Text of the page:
The Proconiini comprises 422 species distributed in the continental Americas, the highest biodiversity is found in the Neotropical Region (Wilson et al. 2009). Members of the tribe Proconiini have been identified as vectors of many diseases caused by the bacteria Xylella fastidiosa Wells et al. 1978, which occurs only in the xylem of plants (Marucci et al. 2002).
Strains of X. fastidiosa cause diseases such as “Pierce's Disease” (PD) in grape (Vitis vinífera L.), “Phony Peach Disease” (PPD), “Coffee Leaf Scorch” (CLS), “Oleander Leaf Scorch” (OLS), and “Citrus Variegated Chlorosis” (CVC) among others. These incurable maladies produce substantial economic losses in a diverse variety of crops (Hernandez-Martinez et al. 2006).
In South America the major threat is CVC which has spread rapidly throughout Brazil (Lopes 1996). X. fastidiosa is also present in United States, México, Venezuela, Brazil, Paraguay, Uruguay, Argentina (Redak et al. 2004), and Costa Rica (Aguilar et al. 2005). However, CVC is not yet reported from the USA although it has the potential to threaten orange (Citrus × sinensis (L.) Osbeck) production in the Americas if a suitable vector is available (Damsteegt et al. 2006).
Diseases caused by X. fastidiosa have attained great importance worldwide as insect vectors of this pathogen have demonstrated an ability to spread, as happened with Homalodisca vitripennis (Germar), which invaded many islands in the Pacific Ocean (Pilkington et al. 2005). Pathogen acquisition and transmission by sharpshooters occurs because these insects feed exclusively on xylem fluids (Young 1968).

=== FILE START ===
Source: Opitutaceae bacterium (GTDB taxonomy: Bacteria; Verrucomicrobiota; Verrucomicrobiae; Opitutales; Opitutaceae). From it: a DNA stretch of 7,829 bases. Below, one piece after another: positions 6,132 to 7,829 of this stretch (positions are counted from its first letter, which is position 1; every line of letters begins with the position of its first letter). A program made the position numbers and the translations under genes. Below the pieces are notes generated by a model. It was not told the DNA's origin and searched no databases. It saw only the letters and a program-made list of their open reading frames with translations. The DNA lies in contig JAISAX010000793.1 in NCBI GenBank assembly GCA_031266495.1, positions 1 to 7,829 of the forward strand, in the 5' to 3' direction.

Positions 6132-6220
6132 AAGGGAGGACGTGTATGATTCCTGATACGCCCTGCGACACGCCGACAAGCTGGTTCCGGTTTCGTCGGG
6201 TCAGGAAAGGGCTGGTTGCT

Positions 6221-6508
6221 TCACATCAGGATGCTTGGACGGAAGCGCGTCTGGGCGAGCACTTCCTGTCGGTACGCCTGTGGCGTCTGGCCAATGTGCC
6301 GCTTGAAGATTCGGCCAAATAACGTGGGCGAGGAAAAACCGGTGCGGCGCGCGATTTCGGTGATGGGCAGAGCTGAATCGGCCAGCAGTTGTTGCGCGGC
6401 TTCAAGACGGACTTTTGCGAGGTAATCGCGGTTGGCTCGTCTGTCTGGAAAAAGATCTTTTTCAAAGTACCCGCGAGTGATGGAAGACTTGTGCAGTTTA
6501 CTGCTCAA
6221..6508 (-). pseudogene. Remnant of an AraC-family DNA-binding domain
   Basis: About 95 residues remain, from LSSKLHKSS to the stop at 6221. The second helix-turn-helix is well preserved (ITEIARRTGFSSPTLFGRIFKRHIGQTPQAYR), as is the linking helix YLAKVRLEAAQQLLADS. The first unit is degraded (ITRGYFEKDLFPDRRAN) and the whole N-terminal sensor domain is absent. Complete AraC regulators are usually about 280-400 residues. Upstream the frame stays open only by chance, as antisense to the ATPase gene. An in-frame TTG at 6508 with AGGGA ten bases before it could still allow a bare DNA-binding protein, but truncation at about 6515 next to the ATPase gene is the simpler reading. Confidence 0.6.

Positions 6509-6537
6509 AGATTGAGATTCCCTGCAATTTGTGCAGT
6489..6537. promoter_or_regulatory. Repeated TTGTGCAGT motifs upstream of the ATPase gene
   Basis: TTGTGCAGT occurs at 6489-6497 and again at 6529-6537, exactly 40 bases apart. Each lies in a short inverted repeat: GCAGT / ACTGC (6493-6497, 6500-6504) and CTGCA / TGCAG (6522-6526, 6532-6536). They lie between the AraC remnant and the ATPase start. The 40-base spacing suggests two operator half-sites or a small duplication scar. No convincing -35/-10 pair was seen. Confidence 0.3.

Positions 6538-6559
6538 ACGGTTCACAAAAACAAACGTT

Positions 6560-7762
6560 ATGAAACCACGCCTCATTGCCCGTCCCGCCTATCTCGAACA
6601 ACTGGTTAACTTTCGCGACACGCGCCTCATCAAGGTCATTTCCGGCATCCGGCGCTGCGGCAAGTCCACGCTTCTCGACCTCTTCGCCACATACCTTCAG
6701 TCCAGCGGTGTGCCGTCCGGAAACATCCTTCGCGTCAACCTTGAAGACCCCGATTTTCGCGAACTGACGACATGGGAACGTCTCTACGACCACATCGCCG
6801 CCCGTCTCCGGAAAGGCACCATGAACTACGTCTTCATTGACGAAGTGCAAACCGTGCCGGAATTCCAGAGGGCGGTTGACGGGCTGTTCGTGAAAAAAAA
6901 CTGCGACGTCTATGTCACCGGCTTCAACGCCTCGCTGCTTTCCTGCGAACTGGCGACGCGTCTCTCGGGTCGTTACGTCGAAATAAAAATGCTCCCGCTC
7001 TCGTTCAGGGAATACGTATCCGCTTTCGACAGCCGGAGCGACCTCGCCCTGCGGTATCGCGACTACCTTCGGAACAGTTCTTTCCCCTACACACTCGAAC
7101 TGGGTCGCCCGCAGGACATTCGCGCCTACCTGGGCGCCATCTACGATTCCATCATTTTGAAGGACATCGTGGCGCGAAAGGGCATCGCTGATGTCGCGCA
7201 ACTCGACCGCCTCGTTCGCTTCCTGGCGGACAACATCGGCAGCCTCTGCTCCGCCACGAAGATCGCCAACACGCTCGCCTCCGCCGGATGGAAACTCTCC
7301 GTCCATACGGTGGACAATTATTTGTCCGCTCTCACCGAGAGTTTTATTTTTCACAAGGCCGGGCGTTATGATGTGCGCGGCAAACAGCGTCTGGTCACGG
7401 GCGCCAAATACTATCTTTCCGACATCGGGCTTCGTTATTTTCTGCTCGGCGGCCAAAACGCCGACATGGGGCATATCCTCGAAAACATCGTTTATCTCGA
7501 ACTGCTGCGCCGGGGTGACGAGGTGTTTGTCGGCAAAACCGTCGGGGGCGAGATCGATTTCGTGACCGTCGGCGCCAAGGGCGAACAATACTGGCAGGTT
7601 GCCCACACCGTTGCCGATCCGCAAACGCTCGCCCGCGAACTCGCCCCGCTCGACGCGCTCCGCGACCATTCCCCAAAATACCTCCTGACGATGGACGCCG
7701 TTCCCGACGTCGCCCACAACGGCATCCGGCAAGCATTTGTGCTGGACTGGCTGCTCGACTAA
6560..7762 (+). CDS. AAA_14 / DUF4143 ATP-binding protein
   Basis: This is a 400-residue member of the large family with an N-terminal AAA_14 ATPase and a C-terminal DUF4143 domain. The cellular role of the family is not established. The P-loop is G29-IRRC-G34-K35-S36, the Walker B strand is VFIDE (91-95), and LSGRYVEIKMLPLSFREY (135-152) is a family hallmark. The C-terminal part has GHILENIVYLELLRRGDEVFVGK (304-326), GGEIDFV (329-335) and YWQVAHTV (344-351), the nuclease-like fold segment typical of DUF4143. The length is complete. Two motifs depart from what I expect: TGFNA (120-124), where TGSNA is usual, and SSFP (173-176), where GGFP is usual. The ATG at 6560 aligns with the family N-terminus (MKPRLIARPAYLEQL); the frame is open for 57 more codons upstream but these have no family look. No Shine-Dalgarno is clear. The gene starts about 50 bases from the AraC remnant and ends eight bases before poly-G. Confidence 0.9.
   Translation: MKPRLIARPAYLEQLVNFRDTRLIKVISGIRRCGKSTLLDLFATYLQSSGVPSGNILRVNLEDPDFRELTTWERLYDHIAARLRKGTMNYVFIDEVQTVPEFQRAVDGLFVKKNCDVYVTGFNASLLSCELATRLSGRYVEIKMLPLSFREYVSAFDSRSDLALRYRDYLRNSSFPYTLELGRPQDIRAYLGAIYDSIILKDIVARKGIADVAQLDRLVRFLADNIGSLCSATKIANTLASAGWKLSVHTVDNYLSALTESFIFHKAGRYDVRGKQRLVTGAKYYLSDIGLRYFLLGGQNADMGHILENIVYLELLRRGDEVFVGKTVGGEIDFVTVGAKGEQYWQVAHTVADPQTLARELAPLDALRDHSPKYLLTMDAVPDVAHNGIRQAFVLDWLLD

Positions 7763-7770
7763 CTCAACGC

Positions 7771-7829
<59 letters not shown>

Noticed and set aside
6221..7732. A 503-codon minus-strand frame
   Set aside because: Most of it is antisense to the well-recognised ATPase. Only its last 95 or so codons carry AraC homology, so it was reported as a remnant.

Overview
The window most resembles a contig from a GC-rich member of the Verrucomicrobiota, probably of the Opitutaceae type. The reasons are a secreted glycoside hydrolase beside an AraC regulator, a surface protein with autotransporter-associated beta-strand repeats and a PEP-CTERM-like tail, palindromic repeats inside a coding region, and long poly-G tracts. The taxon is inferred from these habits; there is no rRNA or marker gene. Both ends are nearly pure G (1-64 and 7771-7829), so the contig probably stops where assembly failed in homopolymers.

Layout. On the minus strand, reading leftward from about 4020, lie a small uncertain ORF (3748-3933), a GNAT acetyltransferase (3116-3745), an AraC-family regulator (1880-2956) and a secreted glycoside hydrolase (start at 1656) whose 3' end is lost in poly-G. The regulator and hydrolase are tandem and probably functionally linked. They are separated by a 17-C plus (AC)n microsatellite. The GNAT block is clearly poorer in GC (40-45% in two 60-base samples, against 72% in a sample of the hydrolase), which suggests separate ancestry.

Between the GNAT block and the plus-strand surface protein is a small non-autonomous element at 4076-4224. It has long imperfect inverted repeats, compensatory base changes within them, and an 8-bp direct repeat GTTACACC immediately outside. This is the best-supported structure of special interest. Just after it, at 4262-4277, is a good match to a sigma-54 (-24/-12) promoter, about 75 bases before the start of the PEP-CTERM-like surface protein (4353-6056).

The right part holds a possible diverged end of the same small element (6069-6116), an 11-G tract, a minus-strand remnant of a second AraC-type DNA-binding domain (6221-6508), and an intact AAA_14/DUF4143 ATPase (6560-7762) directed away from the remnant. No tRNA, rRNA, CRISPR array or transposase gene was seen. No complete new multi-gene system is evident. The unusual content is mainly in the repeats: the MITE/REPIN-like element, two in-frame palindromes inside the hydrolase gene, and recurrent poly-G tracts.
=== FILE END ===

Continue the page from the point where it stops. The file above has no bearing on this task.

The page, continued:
Despite this obvious importance, there are few studies from South America that have identified Proconiini species that can transmit X. fastidiosa. Moreover, there is no basic information on biology, geographic distributions, phenology, natural enemies or host plant associations for many South American Proconiini species. To address this shortcoming, work presented here provides new distributional records for thirteen South American Proconiini sharpshooters that may be potential vectors of X. fastidiosa.
The examined material is deposited in the following entomological collections of Argentina: Instituto Miguel Lillo (IMLA); Museo de Ciencias Naturales de La Plata (MLP) and Museo Argentino de Ciencias Naturales ‘Bernardino Rivadavia’ (MACN). Specific identification and distributional data were compiled from Young (1968), Marucci et al. (2002) and Wilson et al. (2009).
Acrogonia citrina Marucci & Cavichioli, PARAGUAY: Carumbé, III-1965, Golbach Leg, 1♂, 1♀, without information on host plant and collecting method (IMLA).
Acrogonia flavoscutellata (Signoret), ECUADOR: Santo Domingo, IV-1958, Weyrauch Leg., 1♀, without information on host plant and collecting method (IMLA).
Dechacona missionum (Berg), URUGUAY: 1♂, without date, no information on host plant and collecting method (MACN).
Diestostemma huallagana Young, BOLIVIA: 1♂ without date and locality (MACN).
Molomea consolida Schröder, ECUADOR: El Puyo, IV-1958, 1♂;. PERÉ: Tingo María, 1♂; Chanchamayo, 11-1939, 1♂ (IMLA). BOLIVIA: Santa Cruz, 1-1958, Wygodzinsky Leg.; 1♂ (IMLA), 1♀ (MACN), without information on host plant and collecting method.
Molomea personata (Signoret), PERÉ: Fundo Génova, IV-2002, Logarzo-Varone Legs., 8♀ ♀, on papaw; V-2002, Logarzo Leg., 2♀ ♀, on grasses, by sweeping (IMLA).